A quick slice of Pisa?

A well equipped title, we were only in Pisa for half a day. It did give us enough time to soak up and embrace this quaint town whilst also giving ample opportunity to think of a witty, yet overused title in reference to that wonky building in Italy. Here’s a snippet of our time there.

Tips

  • If, like us, you’re not spending all day there, be prepared before you go! We spent a bit too long searching for the Leaning Tower than we hoped (although we did stumble across what seems to be the only free public toilet in Italy, in a square before the Ponte Di Mezzo)
  • If you’re not interested by museums and a bunch of tourists trying to capture the perfect selfie (check mine for perfection), you won’t be missing much by skipping out Pisa. Sure, the leaning tower and duomo are exceptional but this felt like the first truly tourist town we went to. The endless stalls of selfie sticks outside the leaning tower grounds was a prime example of this.
  • Shopping would be ok here. Decent sized high street, not overly crowded, good weather.. Everything London isn’t!
  • The walk along the river is lovely, yet nothing we hadn’t already seen in Florence.
  • The leaning tower has an entrance fee, as does everything in the vicinity other than the Duomo, where you have to get a reservation ticket by the nearby stalls.
  • Pretty sure all major attractions in Italy are consistently covered in scaffolding; so become a photoshop master to get the best snap.

Oh Pisa. As soon as you walk out of the train station, it feels like a city away from the Italian cities we’d been to. A good row of taxi’s and a lack of authenticity in the air. We arrived mid/late morning and had to leave early evening in order to get to Rome to not be wondering the streets with all the night crawlers of Rome. A wander astray eventually led us to the high street, where we plonked down in a cheap cafe and unsurprisingly got cheap food. Onwards and upwards, the major positive of the day was the free public toilet! Oh, and the Leaning Tower, which was our sole focus of being here.

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We headed straight there and nipped into a church on the way, which was less grand than the others we’ve dipped our feet into. Eventually, after a 15 minute walk or so, we arrived at the East side of the park, seeing the tower in all it’s glory. Limp & large is how I described it on the day, however that’s probably an injustice of the architectural magnitude of this Italian wonder. Infamously known for being built on soft ground, hence the wonkiness, the builders continued and finished the tower in 1372. Nearly taking 200 years to be built, I would’ve recommended to the Roman’s to ask for aid from the German’s, who are highly efficient. We gawped in awe at the tower for a good while whilst Rachael got the traditional “Pisa pose,” whereas I nailed it in one. The duomo and baptistery are equally grand and beautiful but unfortunately our time wouldn’t push to a visit.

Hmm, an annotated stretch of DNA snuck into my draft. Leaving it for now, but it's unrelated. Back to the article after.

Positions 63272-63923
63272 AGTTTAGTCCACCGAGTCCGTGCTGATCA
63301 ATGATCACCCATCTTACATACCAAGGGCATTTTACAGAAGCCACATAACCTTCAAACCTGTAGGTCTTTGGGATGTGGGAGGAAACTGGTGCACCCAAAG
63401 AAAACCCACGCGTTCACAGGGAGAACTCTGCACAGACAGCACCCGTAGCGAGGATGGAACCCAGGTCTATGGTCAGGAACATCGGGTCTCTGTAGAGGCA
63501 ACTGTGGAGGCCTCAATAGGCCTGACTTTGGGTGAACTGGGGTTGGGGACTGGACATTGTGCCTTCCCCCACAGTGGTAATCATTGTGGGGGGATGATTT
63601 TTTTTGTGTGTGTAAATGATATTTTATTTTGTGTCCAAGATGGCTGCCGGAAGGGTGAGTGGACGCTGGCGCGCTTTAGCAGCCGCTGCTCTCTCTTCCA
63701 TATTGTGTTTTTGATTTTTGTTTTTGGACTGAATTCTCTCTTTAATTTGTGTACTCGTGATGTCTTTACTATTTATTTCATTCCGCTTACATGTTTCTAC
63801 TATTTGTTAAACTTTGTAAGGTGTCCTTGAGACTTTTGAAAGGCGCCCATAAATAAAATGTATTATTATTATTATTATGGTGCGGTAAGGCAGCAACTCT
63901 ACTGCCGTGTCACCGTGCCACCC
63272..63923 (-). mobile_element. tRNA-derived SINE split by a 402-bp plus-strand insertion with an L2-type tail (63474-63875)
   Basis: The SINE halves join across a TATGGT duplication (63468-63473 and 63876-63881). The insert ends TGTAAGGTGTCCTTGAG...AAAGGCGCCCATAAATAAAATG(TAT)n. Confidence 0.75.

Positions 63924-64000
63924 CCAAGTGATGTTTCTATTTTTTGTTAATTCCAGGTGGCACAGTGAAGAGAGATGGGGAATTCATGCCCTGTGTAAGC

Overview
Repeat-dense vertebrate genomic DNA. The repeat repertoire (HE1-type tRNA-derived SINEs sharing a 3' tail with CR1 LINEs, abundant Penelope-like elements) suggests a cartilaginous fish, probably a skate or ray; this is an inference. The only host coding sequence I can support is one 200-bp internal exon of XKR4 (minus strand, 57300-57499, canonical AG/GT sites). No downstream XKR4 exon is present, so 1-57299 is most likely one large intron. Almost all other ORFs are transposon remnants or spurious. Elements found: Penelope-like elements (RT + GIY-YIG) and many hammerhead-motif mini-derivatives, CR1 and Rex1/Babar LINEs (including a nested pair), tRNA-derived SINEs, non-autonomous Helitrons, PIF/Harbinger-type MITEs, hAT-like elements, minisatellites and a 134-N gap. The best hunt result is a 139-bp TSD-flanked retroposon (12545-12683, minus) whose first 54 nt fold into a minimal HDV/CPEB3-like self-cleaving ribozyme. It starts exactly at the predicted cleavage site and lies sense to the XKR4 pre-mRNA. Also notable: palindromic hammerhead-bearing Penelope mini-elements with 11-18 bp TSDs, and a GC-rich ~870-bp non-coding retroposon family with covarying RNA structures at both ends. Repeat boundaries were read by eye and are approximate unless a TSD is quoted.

I think we started to have fatigue on our trip by this point, as we were losing the love to look around and got particularly frustrated when “Selfie Stick – €1” was barked repetitively in our face. Nevertheless, we trudged on and looked around some other sites and scenes, the River Arno, Santa Maria Della Spina (a small church on the river), Parrocchia Di San Martina and the park by Fortezza Nuova, which was a lovely space to rest our legs and play on urban trampolines.

A casual stroll back, followed by our ritual trip to one of the cheapo supermarkets for a lovely homemade sandwich for our train journey and our trip to Pisa was over. Sorry it’s short and sweet and there will be a hell of a lot more to explore, however for a young couple not particularly interested in all the museums, this is a good base for a quick trip in Pisa!

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